The Tomasz Stanko Quartet
The story of jazz is a desperate struggle of birth and rebirth, of constantly trying to ride the “new,” of reinventing how we feel and relate to the world. Today’s innovators fuse genres, add instruments, at once rejecting the past and later resurrecting it. The jazz gods need constant infusions of blood to stay happy.
But sometimes, all they need is a change in geography.
I stumbled across Tomasz Stanko by chance. His style was different, but hard to put a finger on. His work on the trumpet echoes a lot of other players in the avant-garde jazz community, but manages to stand apart. He’s not pushing boundaries per se, but he’s definitely changing what we do with the ones we have. Listening to him play evokes all the same jazz imagery: the lonely streetcorner, the half-burnt cigarette, the ice cubes at the bottom of a glass. But it’s displaced from anything in the traditional jazz canon. Most jazz is intrinsically bound up in the American ideal — our politics, our cities, our architecture, our streets, our people. By contrast, the Tomasz Stanko Quartet — Polish all — creates new jazz by taking it to the Old World.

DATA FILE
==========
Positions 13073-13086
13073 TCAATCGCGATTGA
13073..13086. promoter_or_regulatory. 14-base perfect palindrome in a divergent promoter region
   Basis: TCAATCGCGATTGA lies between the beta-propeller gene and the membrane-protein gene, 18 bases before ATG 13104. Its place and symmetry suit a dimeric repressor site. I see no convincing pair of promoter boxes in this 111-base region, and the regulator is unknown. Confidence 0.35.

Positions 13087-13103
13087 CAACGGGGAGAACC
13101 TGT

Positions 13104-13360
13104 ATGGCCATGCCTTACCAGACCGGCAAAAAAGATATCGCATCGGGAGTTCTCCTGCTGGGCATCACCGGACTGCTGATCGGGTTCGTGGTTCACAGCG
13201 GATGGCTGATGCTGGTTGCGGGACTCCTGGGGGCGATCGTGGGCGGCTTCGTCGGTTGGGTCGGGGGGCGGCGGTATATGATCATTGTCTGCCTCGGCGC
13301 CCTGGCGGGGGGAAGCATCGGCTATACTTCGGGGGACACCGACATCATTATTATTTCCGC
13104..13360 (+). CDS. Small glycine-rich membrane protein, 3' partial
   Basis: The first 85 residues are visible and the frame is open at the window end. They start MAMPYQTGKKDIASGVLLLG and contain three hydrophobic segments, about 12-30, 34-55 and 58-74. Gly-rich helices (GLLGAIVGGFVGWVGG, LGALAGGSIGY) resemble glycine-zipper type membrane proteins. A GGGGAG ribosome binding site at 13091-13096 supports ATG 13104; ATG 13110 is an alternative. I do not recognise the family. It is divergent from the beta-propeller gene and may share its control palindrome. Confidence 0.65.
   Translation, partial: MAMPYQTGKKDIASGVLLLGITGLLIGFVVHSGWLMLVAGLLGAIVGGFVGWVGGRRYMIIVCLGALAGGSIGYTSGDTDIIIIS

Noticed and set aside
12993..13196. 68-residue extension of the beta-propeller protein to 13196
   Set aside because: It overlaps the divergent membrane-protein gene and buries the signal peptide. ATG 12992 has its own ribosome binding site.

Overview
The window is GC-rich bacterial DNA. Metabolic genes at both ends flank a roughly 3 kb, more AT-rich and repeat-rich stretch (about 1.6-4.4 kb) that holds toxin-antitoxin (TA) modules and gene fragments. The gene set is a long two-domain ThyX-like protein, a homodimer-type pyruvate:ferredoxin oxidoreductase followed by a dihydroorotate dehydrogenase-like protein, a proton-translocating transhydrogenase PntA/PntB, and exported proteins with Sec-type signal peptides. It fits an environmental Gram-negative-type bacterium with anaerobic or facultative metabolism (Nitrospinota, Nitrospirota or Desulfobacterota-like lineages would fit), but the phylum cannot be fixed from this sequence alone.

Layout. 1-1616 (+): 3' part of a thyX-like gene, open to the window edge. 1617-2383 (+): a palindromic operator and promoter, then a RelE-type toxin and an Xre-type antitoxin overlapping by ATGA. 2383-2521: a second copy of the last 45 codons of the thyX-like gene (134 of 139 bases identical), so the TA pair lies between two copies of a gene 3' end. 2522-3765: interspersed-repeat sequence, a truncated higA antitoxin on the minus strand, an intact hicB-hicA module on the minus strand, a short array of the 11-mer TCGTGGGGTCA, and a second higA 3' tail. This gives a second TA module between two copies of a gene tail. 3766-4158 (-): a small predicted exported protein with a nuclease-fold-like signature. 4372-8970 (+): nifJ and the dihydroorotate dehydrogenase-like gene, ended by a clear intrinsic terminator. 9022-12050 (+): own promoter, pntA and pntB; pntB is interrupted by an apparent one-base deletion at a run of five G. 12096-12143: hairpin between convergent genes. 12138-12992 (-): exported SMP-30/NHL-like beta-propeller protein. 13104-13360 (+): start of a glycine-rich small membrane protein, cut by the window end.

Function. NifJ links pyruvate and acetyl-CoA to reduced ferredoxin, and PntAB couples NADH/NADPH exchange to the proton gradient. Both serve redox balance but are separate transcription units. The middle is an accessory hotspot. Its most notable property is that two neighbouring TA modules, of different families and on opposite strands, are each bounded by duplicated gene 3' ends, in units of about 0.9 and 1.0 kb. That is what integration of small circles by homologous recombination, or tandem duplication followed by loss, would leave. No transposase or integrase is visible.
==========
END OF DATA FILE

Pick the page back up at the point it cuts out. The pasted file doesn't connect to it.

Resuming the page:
The effect is somber, urban, curious, nostalgic. While “Suspended Night” echoes a lot of what Don Cherry and others have touched upon in the past, Stanko manages to keep his sound angular without being adversarial. The effect is one of the mellowest, most thought-provoking albums I have heard in a while. It’s minimalist and spontaneous, both grungy and fluidly effervescent.
Not to be forgotten are his ensemble members Marcin Wasilewski (piano), bassist Slawomir Kurkiewicz, and drummer Michal Miskiewicz. I particularly liked Wasilewski, whose style, often compared to Bill Evans’, provides the core of much of the album.
I intend to pick up more of Stanko’s work, and also a lot of his lesser-known European contemporaries, also commonly found on the ECM label.